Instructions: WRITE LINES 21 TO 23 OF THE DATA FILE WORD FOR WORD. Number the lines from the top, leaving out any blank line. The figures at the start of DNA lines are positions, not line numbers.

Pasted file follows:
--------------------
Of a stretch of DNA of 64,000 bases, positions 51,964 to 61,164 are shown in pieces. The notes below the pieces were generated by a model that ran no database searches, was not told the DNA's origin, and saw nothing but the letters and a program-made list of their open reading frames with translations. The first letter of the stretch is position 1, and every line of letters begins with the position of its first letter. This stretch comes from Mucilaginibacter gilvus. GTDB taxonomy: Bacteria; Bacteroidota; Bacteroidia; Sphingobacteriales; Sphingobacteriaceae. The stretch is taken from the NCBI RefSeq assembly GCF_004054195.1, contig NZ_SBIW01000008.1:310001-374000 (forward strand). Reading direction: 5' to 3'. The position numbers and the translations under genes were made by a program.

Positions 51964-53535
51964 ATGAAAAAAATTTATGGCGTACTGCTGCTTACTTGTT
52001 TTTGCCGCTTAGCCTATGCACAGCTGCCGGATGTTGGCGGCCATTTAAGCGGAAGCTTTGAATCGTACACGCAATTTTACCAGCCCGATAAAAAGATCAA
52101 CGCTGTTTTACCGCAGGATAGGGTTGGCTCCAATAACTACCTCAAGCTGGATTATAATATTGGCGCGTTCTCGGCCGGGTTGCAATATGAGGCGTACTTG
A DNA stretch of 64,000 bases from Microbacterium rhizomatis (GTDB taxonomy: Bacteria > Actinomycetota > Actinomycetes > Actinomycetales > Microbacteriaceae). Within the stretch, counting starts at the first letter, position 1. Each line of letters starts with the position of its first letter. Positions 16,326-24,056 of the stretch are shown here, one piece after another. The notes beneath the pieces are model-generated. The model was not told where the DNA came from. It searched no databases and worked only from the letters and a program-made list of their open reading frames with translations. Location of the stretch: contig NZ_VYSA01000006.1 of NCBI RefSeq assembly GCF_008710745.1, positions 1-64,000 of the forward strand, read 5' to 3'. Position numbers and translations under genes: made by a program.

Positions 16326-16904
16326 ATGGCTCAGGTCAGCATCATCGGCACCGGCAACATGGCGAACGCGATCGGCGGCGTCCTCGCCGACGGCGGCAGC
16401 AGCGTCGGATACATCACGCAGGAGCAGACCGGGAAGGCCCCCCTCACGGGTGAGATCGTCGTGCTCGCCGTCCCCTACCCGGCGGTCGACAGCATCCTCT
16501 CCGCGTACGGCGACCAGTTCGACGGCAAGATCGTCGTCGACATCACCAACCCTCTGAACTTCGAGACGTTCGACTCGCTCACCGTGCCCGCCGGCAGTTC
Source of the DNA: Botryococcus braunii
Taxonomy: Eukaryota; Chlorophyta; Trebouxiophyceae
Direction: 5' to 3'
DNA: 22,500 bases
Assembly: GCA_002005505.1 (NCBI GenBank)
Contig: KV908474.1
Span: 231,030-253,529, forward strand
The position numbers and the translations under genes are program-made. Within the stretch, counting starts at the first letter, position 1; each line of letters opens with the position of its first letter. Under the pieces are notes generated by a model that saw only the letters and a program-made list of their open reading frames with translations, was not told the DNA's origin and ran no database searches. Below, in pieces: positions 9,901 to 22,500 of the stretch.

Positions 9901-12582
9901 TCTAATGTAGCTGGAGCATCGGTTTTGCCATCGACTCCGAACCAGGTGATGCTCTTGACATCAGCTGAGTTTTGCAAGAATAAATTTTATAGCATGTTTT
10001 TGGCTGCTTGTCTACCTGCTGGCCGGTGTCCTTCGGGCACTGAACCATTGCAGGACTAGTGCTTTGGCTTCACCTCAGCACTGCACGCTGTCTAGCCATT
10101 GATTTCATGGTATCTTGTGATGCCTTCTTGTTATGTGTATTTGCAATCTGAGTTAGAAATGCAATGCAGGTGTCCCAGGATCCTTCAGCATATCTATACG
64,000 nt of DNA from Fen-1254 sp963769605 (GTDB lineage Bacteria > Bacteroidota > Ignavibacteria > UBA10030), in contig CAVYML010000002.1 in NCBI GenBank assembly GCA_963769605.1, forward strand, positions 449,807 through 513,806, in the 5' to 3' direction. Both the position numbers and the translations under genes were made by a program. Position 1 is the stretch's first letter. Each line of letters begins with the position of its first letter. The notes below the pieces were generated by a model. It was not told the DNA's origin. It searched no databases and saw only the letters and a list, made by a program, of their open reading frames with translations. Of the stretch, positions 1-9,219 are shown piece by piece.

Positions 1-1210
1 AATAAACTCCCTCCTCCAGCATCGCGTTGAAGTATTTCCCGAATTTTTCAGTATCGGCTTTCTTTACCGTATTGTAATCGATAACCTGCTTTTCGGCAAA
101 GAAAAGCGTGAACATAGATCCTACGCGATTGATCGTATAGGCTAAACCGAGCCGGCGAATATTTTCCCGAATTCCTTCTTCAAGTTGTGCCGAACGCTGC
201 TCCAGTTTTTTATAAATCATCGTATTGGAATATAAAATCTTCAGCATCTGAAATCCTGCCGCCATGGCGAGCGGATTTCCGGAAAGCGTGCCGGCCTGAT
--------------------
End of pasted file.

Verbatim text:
10001 TGGCTGCTTGTCTACCTGCTGGCCGGTGTCCTTCGGGCACTGAACCATTGCAGGACTAGTGCTTTGGCTTCACCTCAGCACTGCACGCTGTCTAGCCATT
10101 GATTTCATGGTATCTTGTGATGCCTTCTTGTTATGTGTATTTGCAATCTGAGTTAGAAATGCAATGCAGGTGTCCCAGGATCCTTCAGCATATCTATACG
64,000 nt of DNA from Fen-1254 sp963769605 (GTDB lineage Bacteria > Bacteroidota > Ignavibacteria > UBA10030), in contig CAVYML010000002.1 in NCBI GenBank assembly GCA_963769605.1, forward strand, positions 449,807 through 513,806, in the 5' to 3' direction. Both the position numbers and the translations under genes were made by a program. Position 1 is the stretch's first letter. Each line of letters begins with the position of its first letter. The notes below the pieces were generated by a model. It was not told the DNA's origin. It searched no databases and saw only the letters and a list, made by a program, of their open reading frames with translations. Of the stretch, positions 1-9,219 are shown piece by piece.